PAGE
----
Once again I hope you find this of interest and as always please get in touch if you want to discuss or comment about anything in the article.

Aug 27

New Publication – Personality as a predisposing factor for DCI: A pilot study

As you may have read in my short biography (home page), I have had a long interest in the psychology of SCUBA diving. I have undertaken a couple of projects in this area and this is one of those. The work was part of my MSc in Psychological Research Methods, undertaken at the University of Plymouth, and sponsered by the Diving Diseases Research Centre (DDRC).

Krug Chamber at DDRC (www.ddrc.org)

At the time I did not intend to write it up for publication in a peer review journal, but following some positive feedback from Academics, Specalist Diving Physicians and Researchers, and the Editor of a Journal, I grasped the thistle.

Below is the abstract from the article accepted for publication by ‘Diving and Hyperbaric Medicine‘, which is ‘The combined journal of the South Pacific Underwater Medicine Society’ and the ‘European Underwater and Baromedical Society’. The paper will be available in the next edition of the journal (October 2008). I hope you find it of interest and I look forward to discussing the work with anyone who wants to get in touch.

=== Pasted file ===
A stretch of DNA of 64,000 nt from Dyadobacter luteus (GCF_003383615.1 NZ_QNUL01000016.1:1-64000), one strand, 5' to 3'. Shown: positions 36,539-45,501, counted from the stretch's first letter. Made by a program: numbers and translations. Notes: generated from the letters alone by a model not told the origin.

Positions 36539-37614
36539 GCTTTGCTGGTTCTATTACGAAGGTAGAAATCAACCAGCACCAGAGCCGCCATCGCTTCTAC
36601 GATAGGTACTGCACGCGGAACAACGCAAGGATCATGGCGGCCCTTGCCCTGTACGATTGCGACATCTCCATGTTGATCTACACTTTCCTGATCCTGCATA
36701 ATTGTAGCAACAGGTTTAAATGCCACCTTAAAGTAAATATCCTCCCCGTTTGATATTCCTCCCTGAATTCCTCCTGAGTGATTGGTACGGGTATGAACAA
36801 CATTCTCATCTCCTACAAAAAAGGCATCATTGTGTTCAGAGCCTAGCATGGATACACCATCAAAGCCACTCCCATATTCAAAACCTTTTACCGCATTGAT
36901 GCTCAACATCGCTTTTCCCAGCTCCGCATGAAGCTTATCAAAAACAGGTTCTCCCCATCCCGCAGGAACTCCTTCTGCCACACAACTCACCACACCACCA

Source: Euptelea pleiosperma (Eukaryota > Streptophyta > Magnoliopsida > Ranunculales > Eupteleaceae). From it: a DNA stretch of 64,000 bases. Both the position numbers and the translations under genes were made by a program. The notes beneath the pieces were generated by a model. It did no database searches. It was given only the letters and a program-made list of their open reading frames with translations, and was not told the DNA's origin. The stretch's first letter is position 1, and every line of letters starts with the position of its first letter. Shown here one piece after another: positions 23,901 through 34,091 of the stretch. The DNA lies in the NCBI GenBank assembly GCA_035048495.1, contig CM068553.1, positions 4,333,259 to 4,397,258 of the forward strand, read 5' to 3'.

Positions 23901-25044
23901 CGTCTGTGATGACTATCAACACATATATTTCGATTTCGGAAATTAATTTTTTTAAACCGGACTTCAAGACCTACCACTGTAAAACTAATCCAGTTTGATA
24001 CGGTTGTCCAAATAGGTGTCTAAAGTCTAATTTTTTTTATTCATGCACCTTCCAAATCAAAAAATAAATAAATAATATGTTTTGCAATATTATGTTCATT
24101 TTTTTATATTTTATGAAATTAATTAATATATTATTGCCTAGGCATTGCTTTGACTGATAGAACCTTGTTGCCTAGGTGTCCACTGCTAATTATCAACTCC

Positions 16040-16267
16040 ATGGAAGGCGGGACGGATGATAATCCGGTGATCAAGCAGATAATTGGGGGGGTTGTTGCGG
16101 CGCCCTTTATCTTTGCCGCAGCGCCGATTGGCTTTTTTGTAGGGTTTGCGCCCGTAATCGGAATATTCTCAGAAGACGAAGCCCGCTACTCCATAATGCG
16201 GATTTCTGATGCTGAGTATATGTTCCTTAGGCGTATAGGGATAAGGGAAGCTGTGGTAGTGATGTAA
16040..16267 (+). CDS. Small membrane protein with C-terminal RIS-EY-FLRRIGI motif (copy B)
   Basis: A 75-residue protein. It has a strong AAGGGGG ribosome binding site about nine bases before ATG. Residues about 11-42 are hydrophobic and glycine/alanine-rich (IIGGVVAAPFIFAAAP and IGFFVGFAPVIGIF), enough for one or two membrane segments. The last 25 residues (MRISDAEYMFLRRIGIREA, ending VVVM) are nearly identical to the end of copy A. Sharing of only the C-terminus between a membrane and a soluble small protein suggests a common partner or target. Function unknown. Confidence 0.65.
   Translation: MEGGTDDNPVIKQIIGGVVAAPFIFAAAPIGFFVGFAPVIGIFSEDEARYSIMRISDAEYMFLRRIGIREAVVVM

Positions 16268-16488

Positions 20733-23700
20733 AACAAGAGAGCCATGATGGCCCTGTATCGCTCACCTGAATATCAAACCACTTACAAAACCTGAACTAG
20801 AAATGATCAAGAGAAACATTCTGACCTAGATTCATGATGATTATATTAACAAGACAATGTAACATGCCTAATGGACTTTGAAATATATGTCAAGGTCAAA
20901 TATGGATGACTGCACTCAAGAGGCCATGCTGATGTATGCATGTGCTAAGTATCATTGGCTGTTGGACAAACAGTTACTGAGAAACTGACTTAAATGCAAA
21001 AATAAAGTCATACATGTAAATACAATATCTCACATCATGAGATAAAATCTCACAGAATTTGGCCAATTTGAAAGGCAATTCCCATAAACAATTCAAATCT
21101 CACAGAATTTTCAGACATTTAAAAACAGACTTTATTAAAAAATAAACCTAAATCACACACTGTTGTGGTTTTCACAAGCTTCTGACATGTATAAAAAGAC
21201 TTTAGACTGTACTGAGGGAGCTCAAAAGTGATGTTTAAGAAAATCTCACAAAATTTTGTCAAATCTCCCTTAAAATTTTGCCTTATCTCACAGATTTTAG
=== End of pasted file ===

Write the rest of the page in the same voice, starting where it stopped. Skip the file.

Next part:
Personality as a predisposing factor for DCI: A pilot study

Authors: Sam Harding & Phil Gee

This study aimed to identify differences in personality characteristics related to Decompression Illness (DCI) in recreational SCUBA divers. A matched control group of 9 divers (without DCI) and research group of 9 divers (with DCI) were recruited. Following a chamber dive (control group), or post-treatment for DCI (research group), three psychometric scales; Locus of Control (LoC), Sensation Seeking Scale, and Eysenck’s Personality Questionnaire – Revised (EPQ-R) were administered together with a Diving History Questionnaire and questions on motoring. One significant difference was identified and lay between engine sizes, with those experiencing DCI having cars with larger engines (p < .01). The data were inconsistent with previous research that suggested a relationship between sensation seeking and risk taking. Further research is needed to elucidate the relationship between diving injury and personality.

Aug 11

New publication – Educational Impact of Pulmonary Rehabilitation

Photo by mistersnappy

Photo by mistersnappy